Example GET request URL could be: http://localhost:8080/customers/123?color=blue&size=M

where 123 is the customer id and color as well as size are the get parameters.

In addition, I do not understand how the GetCustomer object gets constructed...

Any help would be welcome.

6 years ago
I couldn't agree more with your first statement. What I am doing now is a dummy demo where I have to use cookies. The problem you describe is exactly what I'm getting: cookie replay (if there is such a term) whereby I invalidate my session (i.e. I logout) but I can still go to sensitive parts of the website because the cookie is still there (as long as it has not expired).

Invalidating the session should take care of removing the cookie and that's exactly what I try doing - to no avail.

Again I entirely agree with your comment.
6 years ago
Hi all,

I have a simple Icefaces app where I use cookies. One of the cookies is an authentication token. I have a commandlink which I use to invalidate the session. Unfortunately (and I suppose quite expectedly), session invalidation doesn't remove any client cookies.

I have found 2 ways to clear cookies. The first one is as follows:

The second is - I believe - merely a facade / shortcut to the former one:


I think that my issue might be in my filters. I have 2 custom filters I wrote, one which deals with AuthN (and which gets the cookie), and one which deals with AuthZ. The cookie was set by an HTTP call from my webapp to a 3rd party authentication server which then redirects to my webapp. The cookie has therefore not been set by my webapp per se. Would that matter?

Does the code seem right to you? How can I possibly debug what I am doing incorrectly?

Thanks, and I hope this code helps others.
6 years ago
My code actually fails... It parses 2011-04-10T14:23:24Z into


Why is it giving me a 4 hour offset?
6 years ago
Yes you are quite right, thanks for pointing it out:

Code amendment:

6 years ago
Today I needed to parse a String of the following format into a date I could then compare. I chose to use java.util.Calendar since I was familiar with it. A bit of googling got me started.

String example: 2011-04-05T11:29:14Z
(this means 5th of April 2011 at 11:29AM Zulu time which is UTC which is the equivalent of 1:29PM CEST)

I started with the following format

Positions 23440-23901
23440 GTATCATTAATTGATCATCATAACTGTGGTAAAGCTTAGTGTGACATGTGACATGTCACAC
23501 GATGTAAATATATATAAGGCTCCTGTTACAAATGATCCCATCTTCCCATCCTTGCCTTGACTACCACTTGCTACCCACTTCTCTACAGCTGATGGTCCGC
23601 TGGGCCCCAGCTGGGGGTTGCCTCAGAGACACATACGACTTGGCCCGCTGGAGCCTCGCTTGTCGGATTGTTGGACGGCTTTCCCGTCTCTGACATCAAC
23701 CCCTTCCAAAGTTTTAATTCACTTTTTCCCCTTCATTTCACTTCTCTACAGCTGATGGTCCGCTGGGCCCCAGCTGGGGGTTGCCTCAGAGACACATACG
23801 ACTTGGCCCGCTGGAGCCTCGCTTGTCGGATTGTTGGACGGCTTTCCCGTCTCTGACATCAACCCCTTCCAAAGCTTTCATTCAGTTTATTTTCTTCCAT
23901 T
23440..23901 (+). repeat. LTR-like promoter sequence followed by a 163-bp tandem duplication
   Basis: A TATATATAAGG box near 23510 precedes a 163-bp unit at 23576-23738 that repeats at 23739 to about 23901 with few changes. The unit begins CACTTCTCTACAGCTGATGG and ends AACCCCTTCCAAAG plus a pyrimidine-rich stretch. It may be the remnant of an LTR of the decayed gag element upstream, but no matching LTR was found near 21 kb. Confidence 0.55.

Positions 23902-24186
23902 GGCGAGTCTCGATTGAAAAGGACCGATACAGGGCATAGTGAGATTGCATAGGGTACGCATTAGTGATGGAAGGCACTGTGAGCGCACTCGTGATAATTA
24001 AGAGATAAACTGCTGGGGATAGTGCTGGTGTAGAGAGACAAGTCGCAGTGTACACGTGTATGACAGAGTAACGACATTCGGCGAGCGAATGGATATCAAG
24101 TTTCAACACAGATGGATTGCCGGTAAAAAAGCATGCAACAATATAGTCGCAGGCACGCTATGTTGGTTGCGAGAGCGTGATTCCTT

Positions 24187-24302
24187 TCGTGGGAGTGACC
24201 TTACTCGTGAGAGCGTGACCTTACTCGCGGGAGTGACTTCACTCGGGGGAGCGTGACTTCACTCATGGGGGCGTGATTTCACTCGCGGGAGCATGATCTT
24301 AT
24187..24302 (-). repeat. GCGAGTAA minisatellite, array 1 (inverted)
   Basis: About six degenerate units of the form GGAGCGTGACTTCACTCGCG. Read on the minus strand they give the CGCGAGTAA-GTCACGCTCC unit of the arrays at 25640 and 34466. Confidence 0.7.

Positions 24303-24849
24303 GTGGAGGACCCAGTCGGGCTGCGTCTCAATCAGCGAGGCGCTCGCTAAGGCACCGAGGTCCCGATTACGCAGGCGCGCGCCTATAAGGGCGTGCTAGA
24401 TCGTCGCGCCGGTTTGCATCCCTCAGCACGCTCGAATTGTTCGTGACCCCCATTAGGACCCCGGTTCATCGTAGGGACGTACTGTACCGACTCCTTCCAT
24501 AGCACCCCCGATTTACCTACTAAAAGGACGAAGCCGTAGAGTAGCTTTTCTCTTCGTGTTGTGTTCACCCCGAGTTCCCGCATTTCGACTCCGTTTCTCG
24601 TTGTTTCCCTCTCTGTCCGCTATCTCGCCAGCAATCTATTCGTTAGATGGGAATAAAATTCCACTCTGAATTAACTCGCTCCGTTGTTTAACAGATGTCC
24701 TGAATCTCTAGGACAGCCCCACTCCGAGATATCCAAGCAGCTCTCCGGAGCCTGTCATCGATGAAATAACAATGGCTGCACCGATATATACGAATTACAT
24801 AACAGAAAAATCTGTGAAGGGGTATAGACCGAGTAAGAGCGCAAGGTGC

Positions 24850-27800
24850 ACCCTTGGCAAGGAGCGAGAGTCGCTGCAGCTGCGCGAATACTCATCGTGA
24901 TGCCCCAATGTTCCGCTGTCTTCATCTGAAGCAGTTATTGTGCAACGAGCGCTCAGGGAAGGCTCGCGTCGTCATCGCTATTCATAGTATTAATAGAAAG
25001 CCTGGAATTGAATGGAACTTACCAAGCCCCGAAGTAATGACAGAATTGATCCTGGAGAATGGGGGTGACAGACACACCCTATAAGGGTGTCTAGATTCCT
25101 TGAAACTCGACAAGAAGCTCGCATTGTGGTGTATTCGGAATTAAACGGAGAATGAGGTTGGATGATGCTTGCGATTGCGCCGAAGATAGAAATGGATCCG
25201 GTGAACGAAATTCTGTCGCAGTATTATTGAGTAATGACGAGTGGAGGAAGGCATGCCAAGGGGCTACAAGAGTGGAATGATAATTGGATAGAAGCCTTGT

That failed. The reason is simple and explained in the javadocs (http://download.oracle.com/javase/6/docs/api/java/text/SimpleDateFormat.html). You need to escape characters with single quotes. I updated my code to

That still failed for an altogether different reason. The fact I put Z at the end means the formatter expects to see a time zone indicator e.g. PST / GMT...

Being smart and fresh from the previous 'T' and single quote escaping, I decided to escape the 'Z'. Logical reasoning.

However, this had a negative consequence.

My code was now

This now meant that my date was in the default time zone as set by Calendar.getInstance() which happens to be Berlin/Germany for me (though I am miles and miles away from Berlin and not even in Germany). This actually changed my date by two hours.

This is very normal behavior by the Java lib but very confusing. Does it also mean there is no way to parse 2011-04-05T11:29:14Z directly? Do I really have to strip the Z and add GMT? My fixed code does the following:
6 years ago
Thanks so much, that explains why there was so little on the topic on the net.
6 years ago
Hi all,

I am trying to get the value of a GET variable directly inside my webpage. Something similar to what can be done in JSP or PHP where you can say:

$_GET["some_variable"] (PHP)

The idea is that for some very simple cases you do not want to use a backing bean. Imagine I have a JSF webpage where the background color can be set via the GET variable


Or is this a breach of good design / pattern use? If so how would you handle the problem?
6 years ago
I had this error this morning and although googling did help me understand the cause, it didn't help me figure out the solution.

I have finally resolved it and figured I would share it for future reference.

This is an error due to JAXB. More specifically, this is due to the fact that 2 versions of JAXB are being used. In my case I took a WSDL and generated a client stub using Metro 2.0.1. It so happens that Metro 2.0.1 includes JAXB 2.2.1. My client was therefore generated using JAXB 2.2.1.

That said, the JDK 1.6 now comes with JAXB too, but a slightly older version (2.1.1 I believe) which leads to the following error message in your favorite IDE:

The attribute required is undefined for the annotation type XmlElementRef

The only way to solve it was to change the order of my build class path in Eclipse and to put the Metro libs before the JDK libs.

Did anyone find any other way?

6 years ago